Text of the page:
In some areas of Burnley, house prices have fallen by half in the past 10 years. Here, property ownership makes you poorer. The result is a bitter struggle for regeneration funds that the hard right has exploited to win electoral success. Mark Leftly reports on a city staring into the abyss
For a gruff Burnley Football Club supporter, Simon Bennett has a surprisingly limp handshake. Perhaps it is a ploy to mask his anger. If so, it does not work. "In 1988 I bought my house for £8000," he says. "Then my house, and the area, deteriorated – £4000 would be the best offer I'd get now, if it had not already been bought for demolition by compulsory purchase order. Housing is what got me into politics."

Bennett is a leading campaigner for the far-right British National Party. He claims Asian communities receive the lion's share of the area's regeneration funding, while predominantly white areas are neglected. Bennett campaigned on this issue at last week's local elections, and some of the party's voters believe it was a contributing factor to last summer's race riots. The BNP achieved relative political success in the elections, and now has three seats on the council – the party's first in the UK for 10 years.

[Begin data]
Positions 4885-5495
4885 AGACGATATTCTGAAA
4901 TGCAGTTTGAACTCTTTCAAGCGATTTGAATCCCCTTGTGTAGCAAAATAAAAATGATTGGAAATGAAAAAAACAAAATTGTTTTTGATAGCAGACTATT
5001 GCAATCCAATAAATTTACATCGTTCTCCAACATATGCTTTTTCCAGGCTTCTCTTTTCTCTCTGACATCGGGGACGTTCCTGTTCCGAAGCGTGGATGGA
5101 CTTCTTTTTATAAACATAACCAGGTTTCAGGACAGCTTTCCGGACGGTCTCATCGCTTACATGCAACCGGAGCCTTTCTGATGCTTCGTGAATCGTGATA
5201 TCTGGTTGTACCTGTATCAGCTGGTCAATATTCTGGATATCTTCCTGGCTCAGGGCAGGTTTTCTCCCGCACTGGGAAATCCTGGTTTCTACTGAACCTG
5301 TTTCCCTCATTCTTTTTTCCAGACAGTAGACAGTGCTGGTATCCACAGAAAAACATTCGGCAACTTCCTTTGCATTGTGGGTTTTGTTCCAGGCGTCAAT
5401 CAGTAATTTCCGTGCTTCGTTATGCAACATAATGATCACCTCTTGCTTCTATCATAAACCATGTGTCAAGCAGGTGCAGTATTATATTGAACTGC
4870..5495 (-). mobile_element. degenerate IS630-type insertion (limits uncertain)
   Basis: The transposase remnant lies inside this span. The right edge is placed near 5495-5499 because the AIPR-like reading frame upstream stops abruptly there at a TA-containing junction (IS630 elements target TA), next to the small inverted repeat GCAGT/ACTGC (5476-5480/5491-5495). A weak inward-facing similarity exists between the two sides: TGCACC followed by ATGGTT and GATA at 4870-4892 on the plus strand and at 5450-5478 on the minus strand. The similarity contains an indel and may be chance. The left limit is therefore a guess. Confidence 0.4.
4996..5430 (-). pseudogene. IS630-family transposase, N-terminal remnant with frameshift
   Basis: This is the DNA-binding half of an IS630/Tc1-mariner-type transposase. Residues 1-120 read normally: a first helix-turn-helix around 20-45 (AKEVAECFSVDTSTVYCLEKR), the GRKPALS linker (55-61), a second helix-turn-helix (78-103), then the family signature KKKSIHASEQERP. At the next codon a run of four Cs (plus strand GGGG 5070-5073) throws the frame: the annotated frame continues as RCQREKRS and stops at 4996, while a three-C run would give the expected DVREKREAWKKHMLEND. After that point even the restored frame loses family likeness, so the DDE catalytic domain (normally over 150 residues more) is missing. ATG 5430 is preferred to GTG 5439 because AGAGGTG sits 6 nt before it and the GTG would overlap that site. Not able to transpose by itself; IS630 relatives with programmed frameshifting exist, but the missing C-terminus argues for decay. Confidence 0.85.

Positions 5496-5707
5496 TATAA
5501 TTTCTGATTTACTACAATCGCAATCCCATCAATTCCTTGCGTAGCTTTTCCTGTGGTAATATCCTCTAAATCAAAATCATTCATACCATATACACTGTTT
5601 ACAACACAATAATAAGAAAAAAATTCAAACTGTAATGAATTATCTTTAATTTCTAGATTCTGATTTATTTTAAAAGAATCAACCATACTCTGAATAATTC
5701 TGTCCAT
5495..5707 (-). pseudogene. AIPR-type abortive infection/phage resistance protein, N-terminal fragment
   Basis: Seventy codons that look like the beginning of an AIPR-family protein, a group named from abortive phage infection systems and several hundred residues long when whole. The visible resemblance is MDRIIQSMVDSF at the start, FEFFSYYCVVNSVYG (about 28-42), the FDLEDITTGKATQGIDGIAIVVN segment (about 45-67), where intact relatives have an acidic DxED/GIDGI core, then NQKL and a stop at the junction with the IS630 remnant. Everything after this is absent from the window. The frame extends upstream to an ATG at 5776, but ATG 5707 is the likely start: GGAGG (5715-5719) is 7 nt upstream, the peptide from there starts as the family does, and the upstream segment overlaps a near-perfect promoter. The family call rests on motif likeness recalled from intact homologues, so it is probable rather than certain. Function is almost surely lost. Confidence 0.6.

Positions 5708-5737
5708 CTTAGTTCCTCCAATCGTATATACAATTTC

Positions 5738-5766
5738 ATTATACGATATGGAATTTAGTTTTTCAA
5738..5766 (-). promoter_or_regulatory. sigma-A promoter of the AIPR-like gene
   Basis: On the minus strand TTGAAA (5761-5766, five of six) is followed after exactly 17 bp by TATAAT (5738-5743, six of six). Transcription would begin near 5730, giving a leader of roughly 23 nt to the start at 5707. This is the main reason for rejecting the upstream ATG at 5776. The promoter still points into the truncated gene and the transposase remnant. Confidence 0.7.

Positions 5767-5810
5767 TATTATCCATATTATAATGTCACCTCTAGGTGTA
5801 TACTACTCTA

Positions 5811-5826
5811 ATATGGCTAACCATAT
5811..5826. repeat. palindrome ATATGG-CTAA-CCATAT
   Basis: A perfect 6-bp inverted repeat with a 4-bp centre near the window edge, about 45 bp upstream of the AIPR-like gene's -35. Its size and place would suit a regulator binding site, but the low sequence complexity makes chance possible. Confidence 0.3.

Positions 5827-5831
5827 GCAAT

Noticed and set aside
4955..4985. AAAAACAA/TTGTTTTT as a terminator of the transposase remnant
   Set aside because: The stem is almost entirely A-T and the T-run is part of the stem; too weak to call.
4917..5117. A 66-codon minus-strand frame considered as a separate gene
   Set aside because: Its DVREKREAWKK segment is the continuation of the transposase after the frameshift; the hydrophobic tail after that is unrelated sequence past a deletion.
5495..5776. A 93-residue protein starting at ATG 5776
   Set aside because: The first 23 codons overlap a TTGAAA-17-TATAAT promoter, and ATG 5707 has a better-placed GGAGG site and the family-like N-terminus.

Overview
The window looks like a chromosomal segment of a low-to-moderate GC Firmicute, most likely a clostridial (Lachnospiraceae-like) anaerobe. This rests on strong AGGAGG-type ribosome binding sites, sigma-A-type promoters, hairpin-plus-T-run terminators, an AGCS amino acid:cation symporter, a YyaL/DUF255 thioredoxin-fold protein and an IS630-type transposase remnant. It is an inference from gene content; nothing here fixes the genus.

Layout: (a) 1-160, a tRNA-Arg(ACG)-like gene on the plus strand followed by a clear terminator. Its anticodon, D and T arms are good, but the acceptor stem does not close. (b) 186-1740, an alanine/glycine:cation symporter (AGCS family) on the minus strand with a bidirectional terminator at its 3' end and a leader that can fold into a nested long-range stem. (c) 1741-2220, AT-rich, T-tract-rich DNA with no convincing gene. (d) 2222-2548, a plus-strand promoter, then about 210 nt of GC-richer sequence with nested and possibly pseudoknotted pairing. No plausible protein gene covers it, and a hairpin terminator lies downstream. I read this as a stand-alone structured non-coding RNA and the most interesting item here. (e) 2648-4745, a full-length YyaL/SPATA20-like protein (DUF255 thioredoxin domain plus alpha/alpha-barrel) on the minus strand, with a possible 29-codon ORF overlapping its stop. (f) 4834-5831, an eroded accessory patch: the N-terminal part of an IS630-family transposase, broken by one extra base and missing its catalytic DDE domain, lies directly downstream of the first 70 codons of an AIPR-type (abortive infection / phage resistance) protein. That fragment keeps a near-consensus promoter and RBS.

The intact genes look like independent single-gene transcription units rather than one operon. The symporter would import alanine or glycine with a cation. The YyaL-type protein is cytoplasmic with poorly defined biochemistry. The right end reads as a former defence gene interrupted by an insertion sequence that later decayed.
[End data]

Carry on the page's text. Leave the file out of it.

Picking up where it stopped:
The white people of Burnley are not, by and large, racist. But, they are, by and large, poor, resentful and vulnerable to the BNP's message. The focus of this resentment is the abject condition of large chunks of the town's housing stock.

The House Builders Federation recently released statistics showing that the number of households in the UK exceeds the amount of housing available for the first time in recorded history.

The HBF calculates that 215,000 homes are needed each year for the next 20 to make up the shortfall. So it is perverse that 4000 private properties, mostly pre-1919 terraced houses, lie empty or derelict in Burnley. In the predominantly white areas of Burnley Wood and Accrington Road, up to half of all terraced homes are boarded up. It is not uncommon for environmental health warnings to be found slapped on these boards. The council plans to demolish 365 private properties in the areas at a cost of £7.5m.